Cybersecurity researchers on Wednesday revealed four new vulnerabilities in enterprise software used by thousands of companies around the world that, if exploited, could be used to steal data from internal networks.
The bugs in the PAN operating system (PAN-OS) made by Palo Alto Networks add to a growing list of vulnerabilities in widely used corporate software that researchers have uncovered in 2020. Some of those vulnerabilities, such as a flaw in software made by Citrix, have been used in espionage and other hacking operations.
In the case of the PAN-OS flaws, which security firm Positive Technologies found, CyberScoop has not seen evidence that hackers have successfully exploited them. Palo Alto Networks released fixes for all of the vulnerabilities and told customers to apply them.
One of the more critical vulnerabilities could allow a hacker who first accesses the software’s management interface to plant malicious code in the operating system and obtain “maximum privileges” on the system, according to Positive Technologies researchers. Another bug could allow a hacker to take over the software by tricking an administrator to click on a malicious link.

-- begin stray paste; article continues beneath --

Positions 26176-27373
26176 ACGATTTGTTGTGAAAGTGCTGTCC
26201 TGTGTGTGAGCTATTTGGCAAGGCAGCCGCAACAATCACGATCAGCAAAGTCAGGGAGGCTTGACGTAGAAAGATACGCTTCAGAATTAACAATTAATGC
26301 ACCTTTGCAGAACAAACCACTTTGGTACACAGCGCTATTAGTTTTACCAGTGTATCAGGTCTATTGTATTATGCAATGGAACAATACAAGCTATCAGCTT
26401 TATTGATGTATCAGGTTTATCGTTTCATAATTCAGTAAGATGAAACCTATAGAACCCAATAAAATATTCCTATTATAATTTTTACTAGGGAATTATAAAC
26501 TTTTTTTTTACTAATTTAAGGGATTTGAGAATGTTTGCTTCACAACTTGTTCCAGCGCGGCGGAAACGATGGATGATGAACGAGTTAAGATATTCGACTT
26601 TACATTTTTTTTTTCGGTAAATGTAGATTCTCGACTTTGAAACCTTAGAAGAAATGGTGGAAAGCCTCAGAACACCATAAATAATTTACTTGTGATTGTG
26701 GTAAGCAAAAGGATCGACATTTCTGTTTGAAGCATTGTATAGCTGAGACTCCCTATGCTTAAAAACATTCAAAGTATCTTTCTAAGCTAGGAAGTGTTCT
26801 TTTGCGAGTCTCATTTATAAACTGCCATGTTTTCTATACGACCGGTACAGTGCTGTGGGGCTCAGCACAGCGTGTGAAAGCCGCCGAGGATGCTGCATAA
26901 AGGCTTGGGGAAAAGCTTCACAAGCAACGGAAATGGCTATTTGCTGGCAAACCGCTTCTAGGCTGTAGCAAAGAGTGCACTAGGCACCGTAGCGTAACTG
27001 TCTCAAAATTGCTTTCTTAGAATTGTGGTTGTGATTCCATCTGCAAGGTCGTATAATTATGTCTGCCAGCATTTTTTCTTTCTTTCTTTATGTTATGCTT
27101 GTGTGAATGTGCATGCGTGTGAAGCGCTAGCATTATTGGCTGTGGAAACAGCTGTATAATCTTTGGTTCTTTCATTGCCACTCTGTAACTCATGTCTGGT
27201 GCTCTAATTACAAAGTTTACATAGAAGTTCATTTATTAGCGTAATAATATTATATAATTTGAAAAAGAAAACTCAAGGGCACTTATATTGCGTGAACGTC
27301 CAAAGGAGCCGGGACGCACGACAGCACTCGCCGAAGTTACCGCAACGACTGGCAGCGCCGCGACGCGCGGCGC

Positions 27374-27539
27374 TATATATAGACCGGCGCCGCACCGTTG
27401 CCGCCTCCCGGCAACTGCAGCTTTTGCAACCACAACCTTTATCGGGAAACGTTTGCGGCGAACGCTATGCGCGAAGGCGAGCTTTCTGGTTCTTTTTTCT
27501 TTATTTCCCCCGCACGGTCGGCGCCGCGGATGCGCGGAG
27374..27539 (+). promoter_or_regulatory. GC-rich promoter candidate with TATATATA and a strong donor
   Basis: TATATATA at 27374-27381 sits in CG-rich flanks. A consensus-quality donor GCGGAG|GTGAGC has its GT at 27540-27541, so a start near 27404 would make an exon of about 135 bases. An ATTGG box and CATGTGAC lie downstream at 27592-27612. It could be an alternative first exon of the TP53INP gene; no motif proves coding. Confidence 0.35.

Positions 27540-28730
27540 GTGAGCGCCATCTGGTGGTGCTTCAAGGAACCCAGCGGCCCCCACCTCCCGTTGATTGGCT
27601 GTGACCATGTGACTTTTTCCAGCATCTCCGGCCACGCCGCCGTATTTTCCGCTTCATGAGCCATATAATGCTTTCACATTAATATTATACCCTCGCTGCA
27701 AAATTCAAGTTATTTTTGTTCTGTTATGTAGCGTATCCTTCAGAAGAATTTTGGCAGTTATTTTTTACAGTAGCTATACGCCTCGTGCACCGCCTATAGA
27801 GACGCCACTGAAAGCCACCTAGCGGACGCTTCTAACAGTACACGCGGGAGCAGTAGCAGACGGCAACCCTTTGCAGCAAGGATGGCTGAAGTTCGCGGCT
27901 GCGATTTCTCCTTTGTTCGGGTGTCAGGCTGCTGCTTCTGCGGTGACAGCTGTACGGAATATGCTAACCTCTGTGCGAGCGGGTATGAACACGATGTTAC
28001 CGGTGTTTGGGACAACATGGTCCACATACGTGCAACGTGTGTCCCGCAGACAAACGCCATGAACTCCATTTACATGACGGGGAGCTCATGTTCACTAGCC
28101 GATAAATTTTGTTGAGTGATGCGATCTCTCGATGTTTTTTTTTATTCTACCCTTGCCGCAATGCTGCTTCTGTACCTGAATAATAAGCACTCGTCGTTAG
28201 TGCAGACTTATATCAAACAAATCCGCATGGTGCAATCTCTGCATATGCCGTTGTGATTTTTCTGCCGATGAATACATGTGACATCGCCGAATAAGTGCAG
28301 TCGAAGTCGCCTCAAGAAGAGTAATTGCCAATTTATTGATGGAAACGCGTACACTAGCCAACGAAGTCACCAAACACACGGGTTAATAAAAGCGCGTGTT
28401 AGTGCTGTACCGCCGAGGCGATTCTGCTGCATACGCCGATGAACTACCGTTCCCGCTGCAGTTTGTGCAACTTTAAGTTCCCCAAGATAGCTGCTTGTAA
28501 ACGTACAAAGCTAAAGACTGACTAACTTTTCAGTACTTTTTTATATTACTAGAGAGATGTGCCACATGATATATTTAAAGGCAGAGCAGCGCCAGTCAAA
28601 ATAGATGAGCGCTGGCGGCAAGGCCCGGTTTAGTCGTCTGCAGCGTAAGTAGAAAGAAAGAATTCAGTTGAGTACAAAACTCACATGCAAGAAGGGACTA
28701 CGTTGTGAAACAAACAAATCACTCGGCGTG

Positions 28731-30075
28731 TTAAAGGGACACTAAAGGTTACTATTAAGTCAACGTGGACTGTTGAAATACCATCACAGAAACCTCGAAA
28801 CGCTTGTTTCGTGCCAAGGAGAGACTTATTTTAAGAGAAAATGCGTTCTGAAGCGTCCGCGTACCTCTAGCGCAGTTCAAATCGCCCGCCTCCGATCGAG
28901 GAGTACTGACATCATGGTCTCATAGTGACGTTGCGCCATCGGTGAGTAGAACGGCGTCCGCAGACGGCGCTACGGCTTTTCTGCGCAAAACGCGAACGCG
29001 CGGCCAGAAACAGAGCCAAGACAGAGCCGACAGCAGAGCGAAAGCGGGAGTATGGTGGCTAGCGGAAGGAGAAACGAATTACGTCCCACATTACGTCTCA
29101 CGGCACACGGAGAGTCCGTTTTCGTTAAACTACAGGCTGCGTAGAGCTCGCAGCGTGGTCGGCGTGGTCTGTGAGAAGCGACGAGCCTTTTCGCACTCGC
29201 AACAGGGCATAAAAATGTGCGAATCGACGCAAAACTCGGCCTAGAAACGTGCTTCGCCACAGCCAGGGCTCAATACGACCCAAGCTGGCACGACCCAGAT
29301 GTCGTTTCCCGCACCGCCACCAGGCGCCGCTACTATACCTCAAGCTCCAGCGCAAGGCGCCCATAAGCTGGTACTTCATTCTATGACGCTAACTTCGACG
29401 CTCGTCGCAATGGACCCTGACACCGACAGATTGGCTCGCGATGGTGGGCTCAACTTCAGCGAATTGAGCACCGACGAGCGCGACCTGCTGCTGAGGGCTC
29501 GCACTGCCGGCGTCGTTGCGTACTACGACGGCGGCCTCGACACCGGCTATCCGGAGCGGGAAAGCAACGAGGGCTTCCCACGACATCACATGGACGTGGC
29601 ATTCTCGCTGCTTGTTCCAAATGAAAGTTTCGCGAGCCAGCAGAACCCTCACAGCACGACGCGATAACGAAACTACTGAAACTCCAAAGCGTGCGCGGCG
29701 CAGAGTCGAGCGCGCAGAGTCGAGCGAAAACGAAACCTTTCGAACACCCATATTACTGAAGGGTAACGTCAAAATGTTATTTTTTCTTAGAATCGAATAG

Exploiting those flaws requires accessing the PAN-OS software’s “administrative panel,” a sort of skeleton key for enterprise software. Many organizations house that panel on their internal networks. However, some organizations make it externally accessible, heightening their security risk, said Positive Technologies researcher Mikhail Klyuchnikov.
The string of vulnerabilities found in corporate software this year has prompted warnings from U.S. government agencies, and left some analysts wondering if there’s an underlying problem in coding practices in the industry. And concerns about the software flaws have only been heightened because of companies’ increased reliance on telework during the coronavirus pandemic.
The Department of Homeland Security and U.S. Cyber Command in July urged organizations to update their software to address another vulnerability in PAN-OS. Cyber Command said then that foreign government-linked hackers would soon try to exploit the vulnerability. That same month, researchers found a vulnerability in applications made by software giant SAP that they said affected up to 40,000 SAP customers.